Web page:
When you think of twins, the peaceful countryside and a beautifully-decorated home (if too perfect looking to be realistic), you don’t think of psychopaths and horror. But this is exactly what Austrian filmmakers Veronika Franz and Severin Fiala had in mind when they shot Goodnight Mommy (Ich seh Ich seh in its native language), this tale of modern horror.
Identical 9-year-old twins Lukas and Elias (Lukas and Elias Schwarz) are preoccupied with doing normal pre-pubescent things such as playing outside and generally running amok, and if they feel trapped in their new countryside home where they’ve now taken up residence after their mother (Susanne Wuest) recovers from facial surgery, it becomes increasingly obvious as the film goes on. The Mother’s face is covered (entire head included) and only her eyes are ever seen throughout most of the film and as she admonishes her sons constantly for playing or making noise and breaking the peace, she becomes increasingly harsh with them. You can feel the tension in the air as she continuously favors Elias over Lukas.
Unsettling is the feeling that something is horrifically wrong. The house is immaculately decorated, everything perfect and undisturbed, the furniture and wall decor at an exact angle that would please even the most obsessive-compulsive person. The relationship between mother and sons isn’t what it used to be if we’re to believe Elias and Lukas and the heightening suspicion that Mother isn’t at all who she says she is sends the twins into malevolence in order to find out the truth about her, especially after finding a picture of her with another woman with a very similar physique and the exact same clothing. But by the time the finale comes around, whose side are we really on?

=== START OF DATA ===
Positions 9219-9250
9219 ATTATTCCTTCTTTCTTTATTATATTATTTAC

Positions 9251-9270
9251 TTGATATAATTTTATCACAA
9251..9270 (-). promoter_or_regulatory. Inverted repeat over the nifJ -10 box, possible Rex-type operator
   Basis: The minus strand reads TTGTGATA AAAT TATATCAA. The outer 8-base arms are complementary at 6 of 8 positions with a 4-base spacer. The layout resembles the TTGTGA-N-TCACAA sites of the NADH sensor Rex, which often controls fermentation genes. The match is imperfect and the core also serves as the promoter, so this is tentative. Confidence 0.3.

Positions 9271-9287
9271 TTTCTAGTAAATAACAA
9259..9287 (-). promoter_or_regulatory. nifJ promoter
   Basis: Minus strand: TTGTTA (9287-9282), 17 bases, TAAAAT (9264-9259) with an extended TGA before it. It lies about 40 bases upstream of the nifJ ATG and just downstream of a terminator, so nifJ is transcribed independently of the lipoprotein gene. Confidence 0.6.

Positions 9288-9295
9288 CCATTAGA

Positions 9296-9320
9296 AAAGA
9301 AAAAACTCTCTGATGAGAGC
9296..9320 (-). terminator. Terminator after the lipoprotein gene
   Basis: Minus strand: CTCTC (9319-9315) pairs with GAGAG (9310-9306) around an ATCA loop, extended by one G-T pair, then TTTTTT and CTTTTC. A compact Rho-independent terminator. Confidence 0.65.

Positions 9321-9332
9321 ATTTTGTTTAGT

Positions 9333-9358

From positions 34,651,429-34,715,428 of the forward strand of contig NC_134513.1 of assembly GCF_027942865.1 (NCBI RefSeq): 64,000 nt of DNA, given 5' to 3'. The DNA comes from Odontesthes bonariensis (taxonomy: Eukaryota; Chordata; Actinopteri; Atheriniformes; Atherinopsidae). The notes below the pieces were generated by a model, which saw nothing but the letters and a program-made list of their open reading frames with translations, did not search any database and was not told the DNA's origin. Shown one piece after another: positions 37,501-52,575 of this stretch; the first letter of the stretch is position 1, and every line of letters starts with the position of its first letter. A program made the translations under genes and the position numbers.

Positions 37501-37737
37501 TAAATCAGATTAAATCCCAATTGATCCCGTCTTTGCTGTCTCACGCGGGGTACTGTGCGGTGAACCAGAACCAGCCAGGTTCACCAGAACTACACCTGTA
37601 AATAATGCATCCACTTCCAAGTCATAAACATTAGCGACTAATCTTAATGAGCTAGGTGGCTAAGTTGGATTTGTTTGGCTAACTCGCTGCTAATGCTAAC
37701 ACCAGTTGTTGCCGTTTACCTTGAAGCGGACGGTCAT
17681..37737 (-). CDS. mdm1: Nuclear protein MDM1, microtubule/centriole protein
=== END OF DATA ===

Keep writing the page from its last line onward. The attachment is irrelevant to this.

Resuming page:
Goodnight Mommy is increasingly unnerving and meant to completely throw off even the most die-hard horror fan, but the film is less horror than it is a psychological trip through clues, truths, lies, fantasy and reality. The first half of the film is exceptional at building the tension, like a slow-burn waiting to engulf its characters in its flames. There are two opposing yet very similar perspectives running throughout the film. It’s definitely a film to be seen more than once if you want to catch all the nuances that it lays out right before your eyes. There is one plot point that makes itself clear early on and somewhat thwarts the ending, but the filmmakers are more than happy to play with your mind in other ways. The kind of horror you have to wait out in order to reap its benefits, Goodnight Mommy isn’t necessarily clever as it is a movie that has no issue exploring familial tension in an otherwise serene countryside setting. And it also sees fit to take it one step further in the horror genre’s continuing tales of terrifying children.